About us

Glenmore Mansion, built in 1868,  is one of Tennessee's best examples of Second Empire architectural style.  The massive three story house has 27 rooms and a 30' tower rising above the roofline.   It is the only house museum in Jefferson County open to the public and has been operated since 1972 by the APTA Glenmore Chapter.  In 2019, the Glenmore Preservation Society assumed a lease from APTA and now manages and operates the house museum.  It is furnished in the mid-Victorian style with many original furnishings as well as other period appropriate pieces

Branner Cemetery

Glenmore also owns the nearby Branner cemetery.  It is the traditional burial grounds for many Branner family members as well as prominent citizens of Mossy Creek. Soldiers from the Civil War Battle of Mossy Creek are also buried there.  Free access from Armory Drive off of Old A.J. Highway.


Only two families have owned and lived in Glenmore: the Branners and Jarnagins. Both were well-known in Jefferson County. Also, both families have connections to almost every pioneer family in the surrounding region.


John Roper Branner, who built the house, was a prominent citizen of Jefferson County during the 1800’s. As a strategic businessman and investor in his community, his contributions included bringing the railroad to Mossy Creek, operating the Branner grist mill, and donating land to further the growth of his community. His home, which was originally called the Oaks, still stands today as a testament of his importance to the development of Mossy Creek, now Jefferson City.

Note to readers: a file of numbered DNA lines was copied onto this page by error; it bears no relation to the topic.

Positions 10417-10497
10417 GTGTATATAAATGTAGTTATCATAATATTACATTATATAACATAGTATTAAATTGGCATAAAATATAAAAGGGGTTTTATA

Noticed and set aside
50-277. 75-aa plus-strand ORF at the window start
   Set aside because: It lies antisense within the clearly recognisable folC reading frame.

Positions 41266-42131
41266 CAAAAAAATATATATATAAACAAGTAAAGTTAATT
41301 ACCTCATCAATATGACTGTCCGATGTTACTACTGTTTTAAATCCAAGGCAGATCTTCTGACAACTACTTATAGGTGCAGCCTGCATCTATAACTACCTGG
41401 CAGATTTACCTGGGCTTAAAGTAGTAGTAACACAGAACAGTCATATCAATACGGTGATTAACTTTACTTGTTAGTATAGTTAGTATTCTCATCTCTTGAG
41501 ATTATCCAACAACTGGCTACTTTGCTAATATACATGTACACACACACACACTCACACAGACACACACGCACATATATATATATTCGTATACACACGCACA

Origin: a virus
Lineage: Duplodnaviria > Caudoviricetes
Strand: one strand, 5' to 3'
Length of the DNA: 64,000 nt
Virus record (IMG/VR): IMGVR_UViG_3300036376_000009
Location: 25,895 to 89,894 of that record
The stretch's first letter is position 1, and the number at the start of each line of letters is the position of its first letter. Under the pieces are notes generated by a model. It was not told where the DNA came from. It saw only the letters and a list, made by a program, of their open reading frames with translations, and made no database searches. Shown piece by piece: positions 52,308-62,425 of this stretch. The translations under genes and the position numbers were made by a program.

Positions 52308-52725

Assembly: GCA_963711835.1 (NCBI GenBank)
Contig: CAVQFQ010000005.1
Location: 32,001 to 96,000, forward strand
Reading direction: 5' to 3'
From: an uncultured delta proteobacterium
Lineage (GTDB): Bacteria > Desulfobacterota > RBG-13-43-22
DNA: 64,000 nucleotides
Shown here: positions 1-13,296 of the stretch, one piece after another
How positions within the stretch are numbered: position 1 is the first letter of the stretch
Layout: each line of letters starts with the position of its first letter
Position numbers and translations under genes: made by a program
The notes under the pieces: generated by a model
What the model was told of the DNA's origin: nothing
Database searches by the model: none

Unfortunately, John Branner did not live to see the completion of the mansion. However, his wife Deborah continued to live there for the next 13 years. During this time, John’s brother, Joseph Branner, started the Branner Institute for Young Ladies. This successful boarding school operated for three years starting in 1876


Miton Jarnagin purchased the Oakes from the Branner family in 1882. Jarnagin was a successful lawyer who was originally from East Tennessee. Much like Branner, he was heavily involved in many business aspects of his community.

Although the mansion was referred to as the Oakes, the Jarnagin family decided to give the mansion a more personal touch by naming it Glenmore, in memory of Jarnagin’s infant son who died several years prior.

Milton Jarnagin’s son, Frank, inherited Glenmore Mansion and lived there for over 50 years raising his own family.